I thought I would give you my immediate take on the Education Minister's speech that I attended at the National Press Club this afternoon. There are still a number of uncertainties we need to work through, but for ANU and our future students, the announcement has some positive as well as negative aspects.
On the positive side, the announced measures will enable us to teach more domestic students starting next year, and will include indexing for inflation, which has been turned off for the past few years. For Australia's future prosperity, it is imperative that every person who wants to get a higher education is able to do so. This is even more true right now, when fewer people will have jobs. It is unclear to me whether the Government's plans will meet domestic demand next year, but we will do our part and work to support those students who are qualified and want to study at ANU, to get a place here.
Other positives include support for our rural and regional students in the form of scholarships that help pay the expenses they incur studying away from home, and not having caps in place on the number of Indigenous students from these areas (although I will be encouraging the government to look at a fully demand-driven system for all Indigenous Australians). More than 15 per cent of our students are from rural and regional areas, and this measure will be a good boost for them. I do recognise most of our other students also have to travel to Canberra to attend ANU, and our philanthropic activities are focused on gaining more support for everyone in need.
But the downsides of the package for our future students are apparent. Most obvious, is the substantive increase in the HECS fees that many of our future students in CASS, CAP, Law, and CBE will have to pay. The Government, to pay for the more generous parts of the program, is shifting cost onto future students in these areas and at the same time has lowered the HECS-debt for students in science, mathematics, and engineering.
Aside from the short-term signalling effect of the Government, it will mean that some future students' HECS bill will be higher or lower than what has been paid in the past. Overall, the portion the government pays of our future students' education funding will drop from 58 per cent to 52 per cent of the bill, with the saving used to pay for, among other things, the extra places. I should note I don't believe current students will see changes to fee structures for programs they are currently enrolled in.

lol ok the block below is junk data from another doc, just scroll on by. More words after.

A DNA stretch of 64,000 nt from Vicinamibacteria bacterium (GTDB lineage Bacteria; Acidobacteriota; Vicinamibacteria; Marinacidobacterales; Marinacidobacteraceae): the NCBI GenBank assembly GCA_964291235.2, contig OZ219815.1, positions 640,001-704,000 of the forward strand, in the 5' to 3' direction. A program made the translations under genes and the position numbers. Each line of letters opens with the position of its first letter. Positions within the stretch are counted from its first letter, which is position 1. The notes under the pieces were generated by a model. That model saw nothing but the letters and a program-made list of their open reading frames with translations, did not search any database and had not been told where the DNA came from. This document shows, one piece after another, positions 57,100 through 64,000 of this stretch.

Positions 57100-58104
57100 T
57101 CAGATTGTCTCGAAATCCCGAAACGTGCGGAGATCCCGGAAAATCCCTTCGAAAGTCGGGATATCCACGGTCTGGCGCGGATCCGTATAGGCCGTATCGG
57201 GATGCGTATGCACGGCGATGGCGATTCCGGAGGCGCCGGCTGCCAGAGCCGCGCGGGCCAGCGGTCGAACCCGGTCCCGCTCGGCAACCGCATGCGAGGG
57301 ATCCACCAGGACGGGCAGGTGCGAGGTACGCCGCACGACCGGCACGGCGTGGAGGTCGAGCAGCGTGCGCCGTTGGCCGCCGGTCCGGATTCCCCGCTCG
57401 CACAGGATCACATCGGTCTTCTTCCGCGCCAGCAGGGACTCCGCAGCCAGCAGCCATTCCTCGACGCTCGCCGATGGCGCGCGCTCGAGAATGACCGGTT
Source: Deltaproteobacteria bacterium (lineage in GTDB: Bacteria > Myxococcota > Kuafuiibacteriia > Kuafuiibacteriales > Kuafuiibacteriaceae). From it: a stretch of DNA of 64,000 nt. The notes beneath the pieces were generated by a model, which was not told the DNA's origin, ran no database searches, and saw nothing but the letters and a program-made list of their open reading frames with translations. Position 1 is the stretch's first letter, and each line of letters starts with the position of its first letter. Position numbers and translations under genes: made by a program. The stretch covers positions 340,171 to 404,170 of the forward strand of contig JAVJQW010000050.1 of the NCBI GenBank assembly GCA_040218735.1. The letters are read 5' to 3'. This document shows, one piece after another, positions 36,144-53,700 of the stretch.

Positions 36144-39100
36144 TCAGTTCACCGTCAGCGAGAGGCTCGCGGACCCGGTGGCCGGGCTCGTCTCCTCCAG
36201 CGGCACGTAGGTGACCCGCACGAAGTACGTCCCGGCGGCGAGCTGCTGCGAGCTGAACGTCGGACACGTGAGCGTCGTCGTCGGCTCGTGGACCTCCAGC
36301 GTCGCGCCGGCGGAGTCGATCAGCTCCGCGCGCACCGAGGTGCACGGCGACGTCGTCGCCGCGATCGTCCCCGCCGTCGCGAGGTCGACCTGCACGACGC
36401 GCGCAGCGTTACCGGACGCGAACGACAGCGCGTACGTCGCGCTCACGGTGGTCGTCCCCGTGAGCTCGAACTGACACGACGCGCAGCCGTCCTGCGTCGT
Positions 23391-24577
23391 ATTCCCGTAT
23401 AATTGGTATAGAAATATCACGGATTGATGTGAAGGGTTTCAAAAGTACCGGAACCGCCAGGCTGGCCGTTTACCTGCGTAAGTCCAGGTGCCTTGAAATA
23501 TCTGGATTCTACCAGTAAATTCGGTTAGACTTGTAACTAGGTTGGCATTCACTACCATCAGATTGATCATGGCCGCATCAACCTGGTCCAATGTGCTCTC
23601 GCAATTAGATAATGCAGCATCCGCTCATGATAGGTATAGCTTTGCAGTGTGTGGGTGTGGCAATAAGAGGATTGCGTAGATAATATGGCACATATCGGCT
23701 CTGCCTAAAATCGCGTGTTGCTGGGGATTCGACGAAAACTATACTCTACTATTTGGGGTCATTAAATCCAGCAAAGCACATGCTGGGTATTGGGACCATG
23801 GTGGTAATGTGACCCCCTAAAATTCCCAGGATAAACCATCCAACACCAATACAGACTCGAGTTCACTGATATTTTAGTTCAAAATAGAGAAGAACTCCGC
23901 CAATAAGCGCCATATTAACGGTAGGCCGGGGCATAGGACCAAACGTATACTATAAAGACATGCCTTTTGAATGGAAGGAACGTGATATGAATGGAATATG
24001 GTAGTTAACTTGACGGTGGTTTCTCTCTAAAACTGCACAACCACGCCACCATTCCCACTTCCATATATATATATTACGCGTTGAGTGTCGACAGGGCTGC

The problem I see for the University (rather than for the individual students) is in the science, math, and engineering areas, because the total amount of money we get per student in these areas drops dramatically, whereas the total funding in CASS, CAP, Law, and CBE will actually increase. As the designer of HECS, Professor Bruce Chapman in our Research School of Economics, always reminds me, changing a student's HECS debt by even a significant amount seems not to change their behaviour. Putting this all together, while our students in CASS, CAP, Law, and CBE will bear a higher HECS burden, those parts of the University will end up generating more money for future activities than they do now. Overall, we believe ANU will receive slightly total more funds for teaching than we have in the past.
While I expect our future students in CASS, CAP, Law, and CBE to be less than impressed with the Government's announcement, I want all of those potential students to remember that degrees in those areas produces an average lifetime additional financial benefit to those graduates in excess of $500,000 - dwarfing the extra HECS contribution. So future students are entitled to be upset, but if you want to do a degree in these subjects, I would still encourage you to do it. You will learn extraordinary things, among extraordinary people, and set yourselves up to make a leading contribution to society. Plus, it will remain a very smart investment of your time and money - especially if you choose to study here at ANU.
For me, while I am glad to see some of the positive measures, I am disappointed in this critical time of need and opportunity, the Government has not chosen to further invest in higher education. I will continue to pursue support of the University and its activities, and do my best to make sure our students get one of the best educations in the world at a fair price. Some colleagues have noted that in the detail behind the announcement, it may appear to indicate changes to the National Institutes Grant are likely in the next few years. Our funding arrangements are reviewed every three years, and I have been personally assured that there will be no significant changes to ANU funding.